By Deborah Rothberg  |  Posted 2006-08-11 Email Print this article Print

One of the most commonly heard complaints from IT departments is about bosses that lack the technical expertise or systems know-how to manage their departments. Haight refers to this type as "The Pretender Boss." "I can talk a good game is their motto. IT people often report to people that dont understand what they do, but think they do. The bad ones will direct them, not admit the limitations of their technical knowledge and throw around a lot of buzzwords, pretend that they know IT. The good ones will say, You are the specialist. You know what you need to do." said Haight.
These inexperienced bosses are not the ones that have climbed the ladder from within; they could have been transferred from another department or be at the receiving end of special treatment, leaving subordinates hazy about how to handle their grievances.
"In the book, there is an example of parents owning a television station in town and the kid is put in charge of the news. Hes got terrible ideas, but nobody wants to correct him," said Scott. Another version of the boss whose experience doesnt line up with the departments needs, Haight said, is "The Wannabe Boss," who is just out for the power and influence. "The Wannabe wants the perks that go with the job, but not the responsibility, like they were available for a promotion and someone said How about running the IT department? They know theyre not qualified for the job, but they want the benefits," said Haight.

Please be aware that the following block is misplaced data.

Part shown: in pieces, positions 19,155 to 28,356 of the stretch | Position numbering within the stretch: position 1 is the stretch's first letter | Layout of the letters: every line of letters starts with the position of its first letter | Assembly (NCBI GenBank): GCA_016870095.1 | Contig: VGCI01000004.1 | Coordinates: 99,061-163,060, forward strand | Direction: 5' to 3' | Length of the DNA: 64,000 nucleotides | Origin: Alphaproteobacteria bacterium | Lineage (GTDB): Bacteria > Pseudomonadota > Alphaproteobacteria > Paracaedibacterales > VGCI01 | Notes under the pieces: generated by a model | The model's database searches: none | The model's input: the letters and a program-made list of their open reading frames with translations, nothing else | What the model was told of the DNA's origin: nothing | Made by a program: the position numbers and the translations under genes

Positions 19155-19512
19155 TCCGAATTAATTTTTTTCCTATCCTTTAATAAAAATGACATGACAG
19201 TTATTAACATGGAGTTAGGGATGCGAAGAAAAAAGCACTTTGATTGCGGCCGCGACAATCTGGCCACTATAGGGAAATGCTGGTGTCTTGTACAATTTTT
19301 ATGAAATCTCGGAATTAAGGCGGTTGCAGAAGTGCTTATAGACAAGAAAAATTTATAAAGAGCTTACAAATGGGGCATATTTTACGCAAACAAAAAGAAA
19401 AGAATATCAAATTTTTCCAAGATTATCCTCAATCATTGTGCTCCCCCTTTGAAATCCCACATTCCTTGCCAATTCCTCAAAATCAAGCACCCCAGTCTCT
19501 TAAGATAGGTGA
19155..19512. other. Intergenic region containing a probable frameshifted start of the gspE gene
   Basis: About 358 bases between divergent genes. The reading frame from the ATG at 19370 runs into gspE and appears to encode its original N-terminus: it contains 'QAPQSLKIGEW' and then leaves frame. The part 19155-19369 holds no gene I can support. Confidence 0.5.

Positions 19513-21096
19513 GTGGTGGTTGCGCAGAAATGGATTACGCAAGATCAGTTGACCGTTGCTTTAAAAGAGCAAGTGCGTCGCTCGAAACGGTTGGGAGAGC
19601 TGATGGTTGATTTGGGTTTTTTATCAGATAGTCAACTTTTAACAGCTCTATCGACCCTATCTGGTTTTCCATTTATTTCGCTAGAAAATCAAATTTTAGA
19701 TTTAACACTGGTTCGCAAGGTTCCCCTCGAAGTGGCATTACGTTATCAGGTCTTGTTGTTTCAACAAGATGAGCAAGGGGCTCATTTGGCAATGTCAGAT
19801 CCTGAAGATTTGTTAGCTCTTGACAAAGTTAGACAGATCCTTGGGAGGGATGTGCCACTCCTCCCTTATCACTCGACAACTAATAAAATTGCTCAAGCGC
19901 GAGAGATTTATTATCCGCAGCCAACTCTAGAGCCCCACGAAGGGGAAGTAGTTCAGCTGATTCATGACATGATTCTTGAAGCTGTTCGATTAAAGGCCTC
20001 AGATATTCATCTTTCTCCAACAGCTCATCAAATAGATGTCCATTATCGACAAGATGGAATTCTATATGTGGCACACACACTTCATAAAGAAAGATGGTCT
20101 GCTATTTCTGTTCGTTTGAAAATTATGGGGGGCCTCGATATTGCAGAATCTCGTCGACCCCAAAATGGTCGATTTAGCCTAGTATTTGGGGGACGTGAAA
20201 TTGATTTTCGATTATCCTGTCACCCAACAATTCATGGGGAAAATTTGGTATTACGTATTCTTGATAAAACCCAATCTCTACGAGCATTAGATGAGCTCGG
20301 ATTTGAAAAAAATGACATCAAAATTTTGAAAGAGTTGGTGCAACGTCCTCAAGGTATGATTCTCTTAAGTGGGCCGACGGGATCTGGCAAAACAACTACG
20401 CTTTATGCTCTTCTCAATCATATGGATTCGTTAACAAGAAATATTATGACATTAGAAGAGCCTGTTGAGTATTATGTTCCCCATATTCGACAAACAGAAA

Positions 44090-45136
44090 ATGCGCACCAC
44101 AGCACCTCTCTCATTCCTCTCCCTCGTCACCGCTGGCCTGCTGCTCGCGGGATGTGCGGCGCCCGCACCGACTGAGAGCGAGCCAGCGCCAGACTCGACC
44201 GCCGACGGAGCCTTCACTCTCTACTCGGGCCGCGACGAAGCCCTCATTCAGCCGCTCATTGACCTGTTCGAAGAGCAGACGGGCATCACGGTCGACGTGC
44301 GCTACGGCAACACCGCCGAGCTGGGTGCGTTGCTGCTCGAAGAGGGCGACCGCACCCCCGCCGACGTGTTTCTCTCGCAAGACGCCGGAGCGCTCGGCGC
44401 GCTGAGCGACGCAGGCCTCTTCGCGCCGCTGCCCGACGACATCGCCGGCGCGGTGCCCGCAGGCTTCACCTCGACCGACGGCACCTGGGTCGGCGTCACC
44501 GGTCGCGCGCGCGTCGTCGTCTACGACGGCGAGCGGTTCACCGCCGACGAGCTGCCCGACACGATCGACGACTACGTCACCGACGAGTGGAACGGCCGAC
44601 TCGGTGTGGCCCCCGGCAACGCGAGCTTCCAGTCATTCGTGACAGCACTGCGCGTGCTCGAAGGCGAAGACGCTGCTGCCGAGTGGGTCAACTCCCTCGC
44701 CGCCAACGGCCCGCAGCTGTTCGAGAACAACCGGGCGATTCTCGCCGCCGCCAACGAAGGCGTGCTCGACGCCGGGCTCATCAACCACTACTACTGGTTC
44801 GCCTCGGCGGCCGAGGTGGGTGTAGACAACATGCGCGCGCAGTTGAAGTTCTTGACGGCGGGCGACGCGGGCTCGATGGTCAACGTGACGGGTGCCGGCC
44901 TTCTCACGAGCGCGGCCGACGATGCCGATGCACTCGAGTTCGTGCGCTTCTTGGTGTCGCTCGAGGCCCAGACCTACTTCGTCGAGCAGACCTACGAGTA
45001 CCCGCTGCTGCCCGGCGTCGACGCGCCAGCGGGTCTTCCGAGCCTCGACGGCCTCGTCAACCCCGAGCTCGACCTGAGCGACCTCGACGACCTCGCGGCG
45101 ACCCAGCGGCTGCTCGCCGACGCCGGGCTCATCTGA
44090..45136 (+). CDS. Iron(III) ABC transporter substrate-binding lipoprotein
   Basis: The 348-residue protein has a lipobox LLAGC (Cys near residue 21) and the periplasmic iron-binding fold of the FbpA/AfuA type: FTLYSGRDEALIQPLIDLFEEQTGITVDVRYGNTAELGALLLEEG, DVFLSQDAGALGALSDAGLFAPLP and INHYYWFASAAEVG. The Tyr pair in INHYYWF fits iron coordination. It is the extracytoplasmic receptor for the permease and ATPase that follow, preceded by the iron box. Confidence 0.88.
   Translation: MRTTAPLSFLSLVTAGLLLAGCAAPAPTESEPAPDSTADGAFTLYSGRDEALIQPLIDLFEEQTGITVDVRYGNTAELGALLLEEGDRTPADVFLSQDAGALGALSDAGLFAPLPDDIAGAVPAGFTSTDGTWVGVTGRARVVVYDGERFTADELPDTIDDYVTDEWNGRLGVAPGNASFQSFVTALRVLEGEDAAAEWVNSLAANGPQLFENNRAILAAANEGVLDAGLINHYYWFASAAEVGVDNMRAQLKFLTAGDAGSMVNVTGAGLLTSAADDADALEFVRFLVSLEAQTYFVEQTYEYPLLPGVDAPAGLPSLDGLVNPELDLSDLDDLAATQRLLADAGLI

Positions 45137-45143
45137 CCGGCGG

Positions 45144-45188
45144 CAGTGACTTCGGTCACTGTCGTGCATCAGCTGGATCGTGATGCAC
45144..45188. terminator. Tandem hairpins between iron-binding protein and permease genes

These types of bosses are at times the hardest to work for and offer the fewest possibilities for improved relations, as "you cant manage a wannabe manager," said Haight. However, you might be able to help them out in a way that doesnt step on their toes. "If the boss is receptive to this, clue him in. Try explaining how something works in the office, or writing the boss a little memo. Some bosses will be very grateful for doing it as it will help them acclimate. But, you dont want to do it in a way that suggests you are losing faith," said Scott. Its important to remember that it can go both ways; sometimes IT professionals are put in supervisory roles they are unqualified for. "IT people sometimes take over training at a company, even if theyre not qualified trainers," said Haight. The Reluctant Boss Believe it or not, there are bosses that never wished to be bosses in the first place—they were simply promoted. "Sometimes people get promoted because they do things well, like someone in the computer world thats a good computer person but lacks the management skills, background or ability to delegate in the organization. It used to be called The Peter Principle, a popular book from a couple decades ago about how people can get promoted beyond their ability and level of competence. It seems like a promotion, but theyre thrown down an avenue of work they dont know how to handle," said Scott. Turnover at tech companies was down in the second quarter. Click here to read more. Scott notes that these reluctant types often emerge in creative settings, where workers are very advanced in their field but lack interpersonal finesse. "In my book, we had an example of a scientist who was suddenly managing a team but was very abrasive to his team and lacked the people skills to manage," said Scott. Reluctant bosses dont have the power issues of mean or inexperienced bosses, but they still dont know how to be managers. However, by approaching the situation cautiously, their subordinates sometimes can make headway. "They can be bad communicators, not giving good instructions, or realizing that theyre not making things clear … The obvious response is to find ways to clarify the communications, such as a memo that explains your understanding of their directives, or you can seek clarification from other employees. You might try to discuss the communication problems with the boss, if they are receptive. Try to emphasize the bottom line: you want to do this so that you can be more productive; no blaming, complaining or whining," said Scott. Next Page: Other breeds of lousy management.


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